Just remember that all of them require calcium and vitamin D in order to work effectively. The calcium (1200 mg/day) should be taken in 500-600 mg increments several hours apart. If you take a supplement, take it with meals for maximum absorption. The Vit D can be taken any time. Most people like to get a calcium supplement with D.
You can also go to the National Osteoporosis Foundation website (www.nof.org) for a lot of information about the different drugs and all things osteoporosis.View Thread
I think they're denying Binosto because it's a new medication and patents are still pending. It's pretty Standard Operating Procedure nowadays for insurance companies to deny at first, then capitulate to those who challenge and challenge.
Why are you opposed to trying another medication? If you have a problem swallowing pills, I'd suggest Reclast. It works the same way as Binosto but is an annual IV injection. Because it's given in a hospital or doctor's office setting, your health insurance or Medicare B pays for it instead of RX insurance.
While I agree with your argument about being a paying customer, the reality is.....it doesn't work that way anymore. They'll tell you that you can still get the med you want, but you'll have to pay full price. Stinks, doesn't it?
Just know that in order for any osteoporosis medication to work effectively, you must consume 1200 mg of calcium every day and 1000 IU of Vitamin D. Without these, the medication doesn't have anything to work with. Calcium should be spread out during the day for maximum absorption.
Good luck with your battle. I've been there. Took me 2 years, but I prevailed. I wouldn't advise you going without medication for longer than a month.View Thread
The stories about subtrochanteric femur fractures are not quite complete.
The information from them is coming from a study by a group in New Zealand who has made it its life work to disparage the osteo drugs.
The study was not a controlled study. The results are not reliable.
What is not being said is that these fractures happen just as often (which is not often) to people who have never been on the bisphosphonate drugs.
I'm so sorry you've had this fracture. It may very well be that your bones were already at high risk for fracture. With RA, I'm sure you were taking medications that interfere with bone health.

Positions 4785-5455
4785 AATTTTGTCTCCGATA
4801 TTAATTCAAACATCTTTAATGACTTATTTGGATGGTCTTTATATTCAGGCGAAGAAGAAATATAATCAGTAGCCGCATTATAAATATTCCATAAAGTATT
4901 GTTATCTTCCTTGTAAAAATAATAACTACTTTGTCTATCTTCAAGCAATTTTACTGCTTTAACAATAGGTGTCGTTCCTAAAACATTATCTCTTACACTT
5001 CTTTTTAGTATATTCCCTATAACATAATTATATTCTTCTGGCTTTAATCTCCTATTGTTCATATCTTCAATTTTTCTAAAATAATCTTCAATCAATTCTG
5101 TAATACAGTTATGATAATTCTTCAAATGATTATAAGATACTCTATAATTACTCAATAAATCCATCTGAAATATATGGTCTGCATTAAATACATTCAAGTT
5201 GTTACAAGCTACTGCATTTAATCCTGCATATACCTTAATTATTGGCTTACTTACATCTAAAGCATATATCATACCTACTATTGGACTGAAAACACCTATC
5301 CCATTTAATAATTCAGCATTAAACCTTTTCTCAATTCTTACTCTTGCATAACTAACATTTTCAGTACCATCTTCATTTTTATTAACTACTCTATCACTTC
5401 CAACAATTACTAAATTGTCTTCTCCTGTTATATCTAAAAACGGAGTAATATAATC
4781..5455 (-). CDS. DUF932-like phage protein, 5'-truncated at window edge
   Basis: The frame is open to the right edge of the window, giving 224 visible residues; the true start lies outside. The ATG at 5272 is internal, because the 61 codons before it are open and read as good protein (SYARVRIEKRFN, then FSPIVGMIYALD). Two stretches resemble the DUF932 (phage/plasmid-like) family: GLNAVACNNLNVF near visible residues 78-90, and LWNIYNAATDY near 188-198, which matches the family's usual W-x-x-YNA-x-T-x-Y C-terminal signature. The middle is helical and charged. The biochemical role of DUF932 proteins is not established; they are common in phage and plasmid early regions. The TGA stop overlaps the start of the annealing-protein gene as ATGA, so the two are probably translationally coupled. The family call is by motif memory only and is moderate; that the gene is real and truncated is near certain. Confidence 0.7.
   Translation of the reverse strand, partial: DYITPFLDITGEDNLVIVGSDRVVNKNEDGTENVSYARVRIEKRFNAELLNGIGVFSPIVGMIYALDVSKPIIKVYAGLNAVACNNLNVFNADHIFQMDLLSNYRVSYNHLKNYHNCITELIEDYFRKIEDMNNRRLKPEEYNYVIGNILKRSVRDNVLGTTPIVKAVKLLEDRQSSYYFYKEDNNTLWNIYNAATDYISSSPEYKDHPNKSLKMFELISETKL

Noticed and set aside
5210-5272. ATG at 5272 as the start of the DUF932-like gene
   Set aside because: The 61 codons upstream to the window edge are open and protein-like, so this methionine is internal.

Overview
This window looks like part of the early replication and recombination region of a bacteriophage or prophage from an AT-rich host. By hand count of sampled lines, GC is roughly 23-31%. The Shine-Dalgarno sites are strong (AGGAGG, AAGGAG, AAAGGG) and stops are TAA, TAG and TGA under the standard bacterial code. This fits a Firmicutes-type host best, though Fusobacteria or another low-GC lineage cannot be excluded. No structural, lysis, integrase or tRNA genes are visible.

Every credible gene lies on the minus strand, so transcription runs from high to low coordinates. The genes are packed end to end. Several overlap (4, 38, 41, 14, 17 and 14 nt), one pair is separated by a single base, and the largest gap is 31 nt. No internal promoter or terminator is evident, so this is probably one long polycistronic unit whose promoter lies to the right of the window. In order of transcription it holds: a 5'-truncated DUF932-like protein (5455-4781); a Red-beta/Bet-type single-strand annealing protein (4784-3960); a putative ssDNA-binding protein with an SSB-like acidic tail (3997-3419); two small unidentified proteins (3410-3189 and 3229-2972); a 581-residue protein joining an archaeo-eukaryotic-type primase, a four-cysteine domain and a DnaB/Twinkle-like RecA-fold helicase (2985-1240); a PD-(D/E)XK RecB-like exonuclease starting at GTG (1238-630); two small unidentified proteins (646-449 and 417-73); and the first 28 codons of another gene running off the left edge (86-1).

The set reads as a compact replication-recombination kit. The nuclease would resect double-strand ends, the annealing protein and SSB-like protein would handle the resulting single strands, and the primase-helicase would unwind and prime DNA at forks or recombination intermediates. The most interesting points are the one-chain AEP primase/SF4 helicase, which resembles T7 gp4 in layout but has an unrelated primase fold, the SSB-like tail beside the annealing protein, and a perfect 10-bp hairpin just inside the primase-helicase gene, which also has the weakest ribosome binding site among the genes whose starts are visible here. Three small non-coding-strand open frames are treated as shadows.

The osteo drugs do not carry a no fracture guarantee. They only reduce your risk for fractures. Also remember too that if you do not consume 1200 mg of calcium, the drugs are not as effective. It's like hiring a bricklayer and not giving him any bricks.
I understand about the fear of falling and the balance issues. It's ironic that a fear of falling actually increases your chances of falling. I would suggest that you look on the National Osteoporosis Foundation website (www.nof.org) and look at the balance exercises they have. Do them. Taking a yoga or T'ai Chi class would also help with balance and strength building.
Another suggestion is to wear a backpack instead of carrying a purse. It leaves your hands free in case you stumble and it also aligns your spine naturally.
You're too young to live like this. There are options for you. For sure you need to be on another medication to improve the health of your bones. You don't want another fracture. For what it's worth, I totally do not believe the Boniva caused your fracture. I think your bones were not in good shape either because you never reached your maximum bone mass, your genetic history or your RA meds weakened your bones.
Don't throw the baby out with the bath water. Do what you can now to become as strong as you can.View Thread
All good choices. Also many foods now have calcium added or just naturally. The trick is to look at the food labels to see how much calcium is in a serving. Usually on the label it is given as a % instead of milligrams. Just change the % to a 0 and you have the amount of calcium in a product.
Example: If it says 20%, that's 200 mg. If it says 35%, that's 350 mg.
More than 500 mg at a time will not be absorbed, so spread it out throughout the day.View Thread
Women need 1200 mg of calcium a day. Because the body can only absorb about 600 mg at a time, it can be tricky to get in the required amount every day. That's why it's probably a good idea to take a supplement.
The good thing about calcium supplements is there's no good or bad. We do tell our patients to avoid oyster shell because of the small risk of lead.
Read your label carefully. Many health food stores sell a calcium that requires many pills a day to get in your required amount.
Look at the serving size. Calcium carbonate - like Oscal and Viactive - are one pill per serving. That would get you 600mg.
Calcium citrate, like Citracal, require 2 pills per serving to equal 600mg.
Get a supplement that also has Vitamin D. Take them with meals for better absorption.
Also look at your food labels. Many products have calcium in them. It's not just about milk now. For example, Orange Juice with calcium has 350 mg per 8 oz serving. That's more than milk!
Read the label for the calcium per serving. If it's given in a %, simply drop the % and replace it with a 0. So..OJ with 35% calcium would equal 350 mg. Earth Grains bread with 10% per slice would be 100 mg per slice.
Keep track of what you normally consume in a day, and make up the rest with a supplement.View Thread